Entertainment and Sports

Shooting Schools

It's time for those who perpetuate and profit from the slaughter of children to bear some of the responsibility.

By Kevin Somers
Published June 07, 2007

Desensitizing comes quickly. Columbine was shocking, alarming, and horrifying. With Virginia State, however, there was only a sad, nagging resignation that murdering children at school isn't going to stop.

It's impossible when the means and the motive are so well entrenched: guns will always be easy to get and the media will continue making a sensation of the killers.

Narcissists covetous of fame but without talent, luck, or a work ethic know the quickest path from obscure loner to front page (bold type), lead story, and a million internet hits is to shoot up a school.

It's become a common, international phenomenon because the cowards are immediately rewarded with worldwide attention.

The media, of course, have salaried employees and contracted representatives who argue vehemently that their headlines don't provide motive for mass murder, but that's not true.

The Virginia State loser took all the right steps to be seen and heard, finally.

It's a simple formula: go to a school, kill children, become famous, rest in peace. All of his pathetic dreams have posthumously come true. Even a mind as sick and twisted as his knows how to play the media.

The fiends responsible for the Columbine massacre, knew they'd be household names afterwards and relished it, speculating which block-busting director would shoot their movie.

They have yet to inspire a feature film, but the Trench Coat Idiots have disgraced countless newspaper and magazine covers. There is even a video-game with a killer walking the halls of a school shooting people.

As they predicted, the Columbine boys have been the subject of intense media scrutiny and are famous.

In the 12 years since Columbine, some of the copy-cats, whom we eventually know all too well, have upped the ante and are arriving at schools with more than killing on their sick minds.

Armed and misunderestimated, today's creeps have KY jelly and handcuffs, as well as assault rifles and semi-automatics, as they single out the little girls. They usually leave a note blaming everyone else, which we all get to read.

George Bush was at Virginia Tech quickly after the killing, a subject close to his heart. The president, after all, has repealed a ban on assault rifles and started an unnecessary war.

Ironically, Bush, who's been a blessing to the weaponry industry, spoke of tragedy, not irony, easy money, or hypocrisy. Dubya, naturally, had a media team in tow.

It's absurd, of course, to the blame the media for all of society's woes, but its impossible not determine this new phenomenon shares responsibility for the violence: from kiddie porn to snuff films, anything and everything is suddenly available to see and buy on the internet.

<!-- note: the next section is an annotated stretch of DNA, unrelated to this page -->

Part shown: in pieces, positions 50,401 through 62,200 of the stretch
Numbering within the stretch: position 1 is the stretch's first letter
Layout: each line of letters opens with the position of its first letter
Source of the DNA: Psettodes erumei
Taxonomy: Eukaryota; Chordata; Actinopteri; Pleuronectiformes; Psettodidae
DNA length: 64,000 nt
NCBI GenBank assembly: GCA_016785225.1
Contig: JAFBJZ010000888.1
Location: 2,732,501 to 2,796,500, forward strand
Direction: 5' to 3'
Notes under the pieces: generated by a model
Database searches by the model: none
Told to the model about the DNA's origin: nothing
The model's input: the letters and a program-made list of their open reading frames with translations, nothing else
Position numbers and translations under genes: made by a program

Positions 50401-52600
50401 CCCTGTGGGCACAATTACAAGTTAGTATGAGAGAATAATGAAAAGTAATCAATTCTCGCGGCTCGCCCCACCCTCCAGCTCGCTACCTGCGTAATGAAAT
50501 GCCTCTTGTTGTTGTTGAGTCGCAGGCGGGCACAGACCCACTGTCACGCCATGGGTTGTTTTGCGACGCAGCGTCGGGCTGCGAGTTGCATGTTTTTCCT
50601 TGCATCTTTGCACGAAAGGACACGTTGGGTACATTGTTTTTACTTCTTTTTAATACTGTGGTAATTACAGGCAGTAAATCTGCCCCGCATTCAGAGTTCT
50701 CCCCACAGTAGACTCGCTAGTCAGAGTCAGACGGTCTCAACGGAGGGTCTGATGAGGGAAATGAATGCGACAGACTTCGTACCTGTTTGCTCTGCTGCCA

Movies and TV teem with sex and serial killers and some video games are more grisly than Jeffery Dahmer's apartment. It's also unnatural for millions of people to spend more time with various forms media than with family and friends combined.

The constant barrage of violent messages has to affect some people absorbing it, especially the young.

Don't tell me years of playing violent video games doesn't influence impressionable children. Don't tell me watching thousand of hours of violence, sex, and sexual violence doesn't excessively fuel carnal lust and rage.

Don't tell me instant notoriety doesn't have an awesome appeal to murderous maniacs dying to be noticed. From Columbine to Virginia Tech, it's been proven that desensitizing comes quickly.

Any study to the contrary should be sold back to the media/entertainment executive who commissioned it.

It's time for those who perpetuate and profit from the slaughter of children to bear some of the responsibility. It's time for the media to pay the piper.

Kevin Somers is a Hamilton writer.

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By Around Again (anonymous) | Posted June 08, 2007 at 13:22:12

Sure, life imitates art which imitates life, around and around we go. Communication is culture and it isn't all good news. To blame the media is simply to say there's a human appetite for violence, individually and collectively. It's nice to think we could simply break this cycle and it would all go away, but authority had more media control before technology opened up communications and that simply meant shit still happened, but less of it was reported.

This is not to say nothing can be done about violence in the schools. I'm less expert than the author, but I think Craig Hermanson's item in this issue of RTH (regarding large, suburban sprawl schools) points to one probable cause: schools so big the staff does not know what's going on in distant corners of their buildings. School authorities become remote and students are less likely to confide in them. In super-sized schools it becomes increasingly difficult to forge a truly interactive link between Home and School.

Now, talk about funding excellence in education really means driving up scores on standardized tests at the lowest possible cost per square foot. The internet becomes a replacement, rather than an enhancement of face to face communications. When technologies such as video cameras replace teachers as the eyes and ears in their buildings, authorities can only react, rather than act to prevent violence in schools.

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